Now, I don’t want to get into the debate about differences in quality of images between DSLR’s and mobile phones, there are explanations such as ‘Camera – definition’, ‘Camera megapixels: Why more isn’t always better (Smartphones Unlocked)’ and ‘Why camera sensor size is more important than more megapixels’, as that’s not the point of this post. The key thing here to us is the resolution and size (bytes) of the image we want to use, as we need to consider how big the image actually needs to be for the web page and that it takes the least amount of ‘Bandwidth’ to get from the server to the client (The first step – part one) and therefore reduce the page load time. This is purely because we don’t actually need that big an image on our web page.

If we consider a picture we’ve taken, then that is typically in ‘JPEG’ unlike for a screen-shot which is better off in ‘PNG’ because of the way the compression is applied, another story, then this post’s featured image (128:89 ratio) has an original size of 3.82MB (4,014,636 bytes) and a resolution of 3053 by 2123, and yet only needs to be 640 by 445, and so this means it has a file size of 249KB (255,753 bytes), a reduction of around 93.5%! Therefore before using our chosen image, need to make a suitable web based version.

Optimising for the web page

To make this happen, we have two options:


All that we need to do is use our favourite ‘graphics editor’ and create a suitably sized version of the image, and taking into account the ‘quality’ that it can be as perhaps you don’t need a high level as you would for printing. However, these days with improvements in display technology, then perhaps you actually do, so start with the default quality setting and see how that is.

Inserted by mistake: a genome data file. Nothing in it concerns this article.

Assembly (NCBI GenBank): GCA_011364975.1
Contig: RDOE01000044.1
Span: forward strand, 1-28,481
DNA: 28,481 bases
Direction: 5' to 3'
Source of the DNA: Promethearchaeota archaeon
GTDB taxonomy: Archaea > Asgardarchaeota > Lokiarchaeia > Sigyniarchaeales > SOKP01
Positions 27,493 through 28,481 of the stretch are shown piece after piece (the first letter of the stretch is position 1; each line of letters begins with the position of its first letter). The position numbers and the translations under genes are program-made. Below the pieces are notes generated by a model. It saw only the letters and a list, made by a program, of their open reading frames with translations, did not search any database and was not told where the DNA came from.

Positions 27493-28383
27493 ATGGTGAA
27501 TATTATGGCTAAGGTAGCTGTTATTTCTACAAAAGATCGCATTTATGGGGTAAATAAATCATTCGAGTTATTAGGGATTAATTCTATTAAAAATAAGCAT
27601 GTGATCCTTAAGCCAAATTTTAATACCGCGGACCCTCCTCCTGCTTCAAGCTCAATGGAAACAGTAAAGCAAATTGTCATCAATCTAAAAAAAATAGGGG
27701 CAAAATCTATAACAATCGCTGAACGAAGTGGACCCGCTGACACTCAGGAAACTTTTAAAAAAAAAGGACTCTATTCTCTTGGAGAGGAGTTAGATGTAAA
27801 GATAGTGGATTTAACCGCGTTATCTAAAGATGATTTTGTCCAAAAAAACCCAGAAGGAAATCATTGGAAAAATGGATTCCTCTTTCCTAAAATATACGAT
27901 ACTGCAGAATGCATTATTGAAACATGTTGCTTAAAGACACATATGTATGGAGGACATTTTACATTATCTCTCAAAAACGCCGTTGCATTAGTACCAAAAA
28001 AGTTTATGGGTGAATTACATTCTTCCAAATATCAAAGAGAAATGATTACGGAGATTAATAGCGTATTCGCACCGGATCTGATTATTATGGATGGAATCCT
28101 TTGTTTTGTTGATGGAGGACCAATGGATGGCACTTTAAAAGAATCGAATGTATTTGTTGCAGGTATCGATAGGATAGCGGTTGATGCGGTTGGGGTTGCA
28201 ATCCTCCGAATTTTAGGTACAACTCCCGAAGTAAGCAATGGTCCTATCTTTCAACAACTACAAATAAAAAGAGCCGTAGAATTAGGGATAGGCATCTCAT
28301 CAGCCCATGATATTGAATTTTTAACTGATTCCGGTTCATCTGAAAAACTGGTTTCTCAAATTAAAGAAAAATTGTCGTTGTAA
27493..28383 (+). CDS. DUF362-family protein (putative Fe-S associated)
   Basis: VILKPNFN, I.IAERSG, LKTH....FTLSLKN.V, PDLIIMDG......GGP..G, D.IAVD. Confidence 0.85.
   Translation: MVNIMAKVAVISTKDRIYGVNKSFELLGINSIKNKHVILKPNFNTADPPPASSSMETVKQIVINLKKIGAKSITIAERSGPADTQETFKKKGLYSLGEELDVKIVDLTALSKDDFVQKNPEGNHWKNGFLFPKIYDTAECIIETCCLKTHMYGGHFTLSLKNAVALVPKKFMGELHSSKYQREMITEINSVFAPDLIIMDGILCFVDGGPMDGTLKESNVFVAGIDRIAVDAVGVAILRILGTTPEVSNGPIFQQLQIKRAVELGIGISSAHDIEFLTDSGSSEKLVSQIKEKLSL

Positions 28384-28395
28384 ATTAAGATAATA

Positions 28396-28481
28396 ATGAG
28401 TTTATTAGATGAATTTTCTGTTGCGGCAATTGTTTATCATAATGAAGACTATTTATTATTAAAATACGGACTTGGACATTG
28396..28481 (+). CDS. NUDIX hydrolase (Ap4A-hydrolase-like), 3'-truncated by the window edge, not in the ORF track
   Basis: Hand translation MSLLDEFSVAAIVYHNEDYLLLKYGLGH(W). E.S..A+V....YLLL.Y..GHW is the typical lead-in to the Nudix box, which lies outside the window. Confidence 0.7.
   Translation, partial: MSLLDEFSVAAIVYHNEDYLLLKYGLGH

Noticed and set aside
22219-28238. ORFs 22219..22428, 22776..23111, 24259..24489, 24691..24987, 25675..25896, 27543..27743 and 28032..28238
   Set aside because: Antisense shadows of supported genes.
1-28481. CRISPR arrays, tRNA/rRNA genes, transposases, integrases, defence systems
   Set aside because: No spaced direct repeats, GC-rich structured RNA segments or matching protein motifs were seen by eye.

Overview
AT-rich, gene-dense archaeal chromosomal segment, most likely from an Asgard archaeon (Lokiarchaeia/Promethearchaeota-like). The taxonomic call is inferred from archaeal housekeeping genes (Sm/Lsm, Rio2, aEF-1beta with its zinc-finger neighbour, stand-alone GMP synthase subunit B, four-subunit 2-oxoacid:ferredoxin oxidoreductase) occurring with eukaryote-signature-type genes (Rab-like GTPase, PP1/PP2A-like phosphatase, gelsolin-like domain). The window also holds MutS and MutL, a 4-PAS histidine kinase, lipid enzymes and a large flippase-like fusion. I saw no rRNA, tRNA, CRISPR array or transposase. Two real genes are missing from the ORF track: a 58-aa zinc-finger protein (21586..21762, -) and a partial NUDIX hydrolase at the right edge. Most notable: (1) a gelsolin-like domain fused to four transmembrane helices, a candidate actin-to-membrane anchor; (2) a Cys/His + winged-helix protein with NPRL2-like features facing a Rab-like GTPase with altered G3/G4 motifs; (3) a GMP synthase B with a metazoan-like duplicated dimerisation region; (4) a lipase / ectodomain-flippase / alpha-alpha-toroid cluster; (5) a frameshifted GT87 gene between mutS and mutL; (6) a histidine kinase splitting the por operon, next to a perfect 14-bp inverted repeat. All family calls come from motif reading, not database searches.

In addition to the file formats we are familiar about, there is a new one called ‘WebP’, that you can read about in my post ‘WebP‘.


As an alternative, we can automate the process by using the ‘Image optimiser’, this capable of not only optimising the images, but also ‘Lazy loading’ them too, so that only the images that you need to see will be sent to the web browser.

And finally…

There is also the ‘srcset’ attribute whereby you can specify different image files with their width so that the browser can decide on the most appropriate to display. At the moment though, I’m not quite sure how this can be easily used within the Moodle editor.


What do you think? Please let me know in the comments.

Gareth Barnard
Latest posts by Gareth Barnard (see all)

Gareth Barnard

Gareth is a developer of numerous Moodle Themes including Essential (the most popular Moodle Theme ever), Foundation, and other plugins such as course formats, including Collapsed Topics.

3 thoughts on “Images

  • Pingback: Static images - ElearningWorld.org

  • Nice little overview.
    I’m surprised how many teachers and content designers don’t size images appropriately for online courses.

  • Thanks for this very informative post. I will share it with fellow EFL teachers who use Moodle to create their own activities.